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William Wilberforce and George Bush??

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Just when you think you've seen it all..... Friday was the opening of the new movie about William Wilberforce's struggle to end the slave trade in England during the latter part of the 18th century (Amazing Grace, trailer here). I suppose one should expect that all kinds of bizarre comparisons will come to the light of day. It is hard to imagine one more bizarre than the one that appeared in my local paper attempting to favorably compare Bush's "staying the course" in the war on Iraq and the work of Wilberforce on the slave trade. Surely, strange ideas come to our minds from time to time, but most of the more ridiculous of those strange ideas, fortunately, die a quiet death long before they make their way onto the editorial pages of a regional newspaper. Alas, this was not the case here.

In a nutshell, the writer argued that Wilberforce faced a hostile audience, but maintained his resolve for decades before the victory was finally won. There were side points (the obligatory misrepresentations with which such articles are generally replete), but this was the essence of the piece--George Bush is the modern equivalent of William Wilberforce, a resolute man of faith engaged in a long term, but unpopular struggle. If that were not strange enough, this writer also took the time to appeal to such names as Martin Luther King and Ghandi, suggesting that his argument was strengthened by appeal to those struggling for civil rights, women's rights, etc. Can such a comparison stand? Hardly, let us consider just a few of the problems.

First, and most obviously, it is shocking that someone would try to link the war in Iraq with the voices of these men who championed non-violence. Can you imagine Martin Luther King (much less Ghandi!) supporting Bush's decision to go to war in Iraq? If asked, do you suppose either would agree that what they were doing bore any resemblance to the war in Iraq? One can imagine many statements King or Ghandi might have more for Bush, but one can rest assured that "stay the course in Iraq" would not be one of them.

Second, the direct comparison was with Wilberforce, and the writer of this piece seemed ignorant of Wilberforce's own objection to war, having argued against the war with France strenuously enough to suffer a period of estrangement from his good friend Pitt. Oddly, Wilberforce would have been more akin to contemporary war objectors who are smeared with the charge of being "unpatriotic" or of being an "appeaser" because he thought war inconsistent with Christian faith. In short, we have every reason to believe Wilberforce would object to Bush's war in Iraq. No, methodologies matter, and to think Wilberforce's work can be compared to Bush's is just wrong-headed.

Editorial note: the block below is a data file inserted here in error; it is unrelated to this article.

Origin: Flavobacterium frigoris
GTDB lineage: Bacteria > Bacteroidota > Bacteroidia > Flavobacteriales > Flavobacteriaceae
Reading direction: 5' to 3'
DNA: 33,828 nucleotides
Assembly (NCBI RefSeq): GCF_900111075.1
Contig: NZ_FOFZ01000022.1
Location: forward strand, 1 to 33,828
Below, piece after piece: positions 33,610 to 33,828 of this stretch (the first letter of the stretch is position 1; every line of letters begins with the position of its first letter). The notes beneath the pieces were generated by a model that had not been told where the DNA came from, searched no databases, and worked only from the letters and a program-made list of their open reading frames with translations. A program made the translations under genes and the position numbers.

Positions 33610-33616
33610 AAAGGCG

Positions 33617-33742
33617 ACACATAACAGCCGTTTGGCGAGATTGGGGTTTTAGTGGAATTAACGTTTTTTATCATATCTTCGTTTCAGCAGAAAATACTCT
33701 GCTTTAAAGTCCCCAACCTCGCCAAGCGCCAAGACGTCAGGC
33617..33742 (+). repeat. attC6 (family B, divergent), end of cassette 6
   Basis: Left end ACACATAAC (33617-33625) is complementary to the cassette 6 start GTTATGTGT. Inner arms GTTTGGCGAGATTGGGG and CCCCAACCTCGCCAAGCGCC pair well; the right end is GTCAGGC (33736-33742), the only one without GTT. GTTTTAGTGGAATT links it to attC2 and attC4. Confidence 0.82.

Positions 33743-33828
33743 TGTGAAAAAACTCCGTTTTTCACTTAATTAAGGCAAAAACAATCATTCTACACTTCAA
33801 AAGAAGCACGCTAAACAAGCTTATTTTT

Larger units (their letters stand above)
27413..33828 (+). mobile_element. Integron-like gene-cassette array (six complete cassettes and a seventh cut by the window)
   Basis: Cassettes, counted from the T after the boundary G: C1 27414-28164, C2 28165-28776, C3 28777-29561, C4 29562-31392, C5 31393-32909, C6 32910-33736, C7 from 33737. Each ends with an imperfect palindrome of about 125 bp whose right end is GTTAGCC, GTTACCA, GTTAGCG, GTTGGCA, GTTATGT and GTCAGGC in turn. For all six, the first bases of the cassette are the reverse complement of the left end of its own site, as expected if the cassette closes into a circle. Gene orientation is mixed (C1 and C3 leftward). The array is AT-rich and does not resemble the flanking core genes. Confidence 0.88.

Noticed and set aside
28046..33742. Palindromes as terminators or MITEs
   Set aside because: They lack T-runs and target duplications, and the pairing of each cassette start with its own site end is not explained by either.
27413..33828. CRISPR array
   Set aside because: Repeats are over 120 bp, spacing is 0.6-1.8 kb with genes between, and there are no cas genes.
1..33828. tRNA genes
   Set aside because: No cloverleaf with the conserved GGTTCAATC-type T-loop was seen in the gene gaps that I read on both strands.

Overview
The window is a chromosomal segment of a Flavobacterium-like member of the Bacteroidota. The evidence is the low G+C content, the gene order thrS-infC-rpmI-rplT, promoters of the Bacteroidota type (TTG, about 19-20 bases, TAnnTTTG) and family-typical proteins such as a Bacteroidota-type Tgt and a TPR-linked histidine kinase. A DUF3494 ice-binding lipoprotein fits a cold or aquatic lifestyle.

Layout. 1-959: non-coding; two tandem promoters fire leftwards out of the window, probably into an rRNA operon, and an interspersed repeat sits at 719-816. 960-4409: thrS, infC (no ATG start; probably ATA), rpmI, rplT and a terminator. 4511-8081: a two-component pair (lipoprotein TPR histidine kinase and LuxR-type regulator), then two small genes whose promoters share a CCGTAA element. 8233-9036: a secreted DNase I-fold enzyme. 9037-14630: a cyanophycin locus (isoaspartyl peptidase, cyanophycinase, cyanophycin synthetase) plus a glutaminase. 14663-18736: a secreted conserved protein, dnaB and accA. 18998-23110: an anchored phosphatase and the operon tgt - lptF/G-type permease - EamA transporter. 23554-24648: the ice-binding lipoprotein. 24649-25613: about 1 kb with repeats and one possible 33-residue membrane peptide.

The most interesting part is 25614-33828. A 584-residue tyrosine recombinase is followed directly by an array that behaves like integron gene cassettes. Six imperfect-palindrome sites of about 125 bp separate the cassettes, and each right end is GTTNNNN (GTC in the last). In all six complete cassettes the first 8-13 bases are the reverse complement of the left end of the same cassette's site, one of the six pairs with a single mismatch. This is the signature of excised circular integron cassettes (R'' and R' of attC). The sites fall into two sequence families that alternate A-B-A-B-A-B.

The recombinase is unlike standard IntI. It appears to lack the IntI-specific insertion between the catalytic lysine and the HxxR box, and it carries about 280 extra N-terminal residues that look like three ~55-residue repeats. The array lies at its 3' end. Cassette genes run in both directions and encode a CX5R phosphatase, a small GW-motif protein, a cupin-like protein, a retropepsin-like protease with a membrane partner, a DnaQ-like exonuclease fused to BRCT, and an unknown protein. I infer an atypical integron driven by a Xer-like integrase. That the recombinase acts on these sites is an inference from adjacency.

Third, throughout his life, even beyond involvement with abolition of the slave trade, Wilberforce used his resources to benefit those oppressed or otherwise on the margins of society. He argued for a better school system and for prison reform. The focus of his life was on making society better and on improving the lot if his fellows. Bush, just the opposite, has used his position of privilege to benefit himself and to benefit the wealthy, generally at the cost of those most on the margins of our society. Once again, the comparison fails.

At the end of the day, I think the summary Charles Fox gives in the movie is hard to improve on (my best recollection):

When we remember the great men of history, we often remember men of violence, like Napoleon. Rarely do we remember the men of peace. Yet, contrast their returns home. Napoleon will return to pomp and circumstance, at the height of human ambition for power, but his dreams will be filled with the oppressions of war. When William Wilberforce returns home and, at night, when he lays his head on his pillow, he will recline knowing that the slave trade is no more.

When Bush lies down to sleep, it will be to the dreams of hundreds of thousands killed in his war of choice and of the poor damaged to benefit the wealthy. At virtually every turn, Bush is the antithesis of William Wilberforce. It is further testimony to so much that is wrong with popular Christianity in the US that one who claims to follow the prince of peace could see any analogy between the two.

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